The cover image of Folly & The Hunter’s Tragic Care is that of a mountainous landscape being swarmed with anthropomorphic spirits at dawn, all painted in muted colours.
This, combined with the record’s title and the band’s probably-intended-as-endearingly-esoteric-and-vaguely-old-timey-but-kind-of-hopelessly-goofy name, all adds up to a first impression that seems so aggressively determined to not just fall into, but to consciously become the very essence of the stale and unfortunate Serious Canadian Indie-Folk Band archetype that it’s easy to dismiss the whole thing right off the bat. And in a way, it’s a totally justified reaction. If you already think you’ve heard this band before just by adding up all these extra-textual details, it’s because you have. There is nothing immediately special or, heaven forbid, cool about Folly & The Hunter.
Their influences are blatantly obvious and unsurprising (Sigur Ros, Bon Iver, etc., etc.); you can hear them trying to hit all the marks. But hey, there is no evil inherent in simply wanting to make more of something you love. Folly & The Hunter a band that does one thing – but they do their one thing quite well. There are songs here, most of them good, and throughout they are sprinkled with enough small surprises to give Tragic Care enough of a unique personality that it does end up being more memorable and re-playable than you’d have much cause to expect.
Right from the opening notes of the record, there is a hint of something different. The first eighteen seconds of opening track “Watch For Deer At Dawn” is comprised of a clean, pentatonic guitar pulse over a modestly droning organ. It’s beautiful and, in its curveball Spacemen 3 evocation, weirdly thrilling. Then, some polite piano is introduced and the song immediately loses its edge, settling for a complacent attempt at earnest pastoral majesty, just like countless other bands that have populated the independent Canadian music landscape over the last decade-plus. These brief flirtations with breaking the mold populate the entirety of the record, and, depending on your point of view, can be alternately wonderful and infuriating.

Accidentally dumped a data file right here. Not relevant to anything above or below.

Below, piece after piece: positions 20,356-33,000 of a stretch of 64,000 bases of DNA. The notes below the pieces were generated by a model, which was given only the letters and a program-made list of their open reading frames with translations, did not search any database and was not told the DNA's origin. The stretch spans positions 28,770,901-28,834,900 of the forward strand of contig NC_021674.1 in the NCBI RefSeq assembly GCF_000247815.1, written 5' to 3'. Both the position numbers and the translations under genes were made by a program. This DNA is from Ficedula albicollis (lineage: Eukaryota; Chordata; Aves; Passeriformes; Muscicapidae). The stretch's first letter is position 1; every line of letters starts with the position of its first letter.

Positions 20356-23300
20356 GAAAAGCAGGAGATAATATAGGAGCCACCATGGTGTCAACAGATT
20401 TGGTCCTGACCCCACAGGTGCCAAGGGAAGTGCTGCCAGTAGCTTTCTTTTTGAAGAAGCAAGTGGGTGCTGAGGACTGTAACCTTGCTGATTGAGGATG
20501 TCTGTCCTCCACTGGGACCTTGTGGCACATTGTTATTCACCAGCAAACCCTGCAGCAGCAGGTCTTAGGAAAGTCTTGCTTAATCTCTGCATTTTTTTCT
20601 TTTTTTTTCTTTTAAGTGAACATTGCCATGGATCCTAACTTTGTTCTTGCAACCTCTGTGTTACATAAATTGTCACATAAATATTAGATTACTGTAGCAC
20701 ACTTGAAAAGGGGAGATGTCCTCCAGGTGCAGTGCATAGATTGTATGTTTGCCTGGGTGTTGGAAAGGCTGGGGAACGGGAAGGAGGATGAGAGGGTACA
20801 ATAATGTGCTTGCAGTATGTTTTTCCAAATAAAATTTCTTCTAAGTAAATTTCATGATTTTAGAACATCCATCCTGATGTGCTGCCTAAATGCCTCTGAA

The record’s greatest strength, however, is the band’s sense of melody. It, along with singer Nick Valee’s vocal cadence, can be eerily similar to that of Sufjan Stevens’ earlier, less wildly ambitious work, and it sometimes shares Stevens’ nameless, ghostly quality. The highlight of the record is “There Are No Great Redeemers”, as good a song about consciously disengaging with the dangerous illusion of complete fulfillment a new love affair brings as there’s ever been. As Vallee’s voice floats gracefully over a guitar line that doubles the vocal melody, the narrator’s pensiveness shifts more and more into something resembling a severe – but tangible – epiphany: “She is no great redeemer/I do not feel I need her.” It’s a bold, standout moment on the record, and its because the quietly triumphant nature of the music finally feels earned instead of like a game of aesthetic colour-by-numbers.
Top Track: “There Are No Great Redeemers”
Rating: Young Hoot (Decent)